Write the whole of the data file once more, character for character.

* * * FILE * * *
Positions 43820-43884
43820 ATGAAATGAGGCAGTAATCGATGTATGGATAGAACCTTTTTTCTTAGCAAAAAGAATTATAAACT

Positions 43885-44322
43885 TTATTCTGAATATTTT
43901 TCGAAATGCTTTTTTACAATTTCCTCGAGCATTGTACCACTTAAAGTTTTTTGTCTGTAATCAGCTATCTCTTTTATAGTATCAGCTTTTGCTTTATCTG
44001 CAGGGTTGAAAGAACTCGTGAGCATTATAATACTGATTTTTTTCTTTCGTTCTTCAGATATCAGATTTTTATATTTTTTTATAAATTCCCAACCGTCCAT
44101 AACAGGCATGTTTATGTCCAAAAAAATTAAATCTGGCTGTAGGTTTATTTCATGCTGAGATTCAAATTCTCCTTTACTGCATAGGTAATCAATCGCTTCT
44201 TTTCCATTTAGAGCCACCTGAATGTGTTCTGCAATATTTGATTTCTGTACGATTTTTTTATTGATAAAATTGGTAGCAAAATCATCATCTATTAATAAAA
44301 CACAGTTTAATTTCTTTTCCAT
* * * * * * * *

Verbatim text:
Positions 43820-43884
43820 ATGAAATGAGGCAGTAATCGATGTATGGATAGAACCTTTTTTCTTAGCAAAAAGAATTATAAACT

Positions 43885-44322
43885 TTATTCTGAATATTTT
43901 TCGAAATGCTTTTTTACAATTTCCTCGAGCATTGTACCACTTAAAGTTTTTTGTCTGTAATCAGCTATCTCTTTTATAGTATCAGCTTTTGCTTTATCTG
44001 CAGGGTTGAAAGAACTCGTGAGCATTATAATACTGATTTTTTTCTTTCGTTCTTCAGATATCAGATTTTTATATTTTTTTATAAATTCCCAACCGTCCAT
44101 AACAGGCATGTTTATGTCCAAAAAAATTAAATCTGGCTGTAGGTTTATTTCATGCTGAGATTCAAATTCTCCTTTACTGCATAGGTAATCAATCGCTTCT
44201 TTTCCATTTAGAGCCACCTGAATGTGTTCTGCAATATTTGATTTCTGTACGATTTTTTTATTGATAAAATTGGTAGCAAAATCATCATCTATTAATAAAA
44301 CACAGTTTAATTTCTTTTCCAT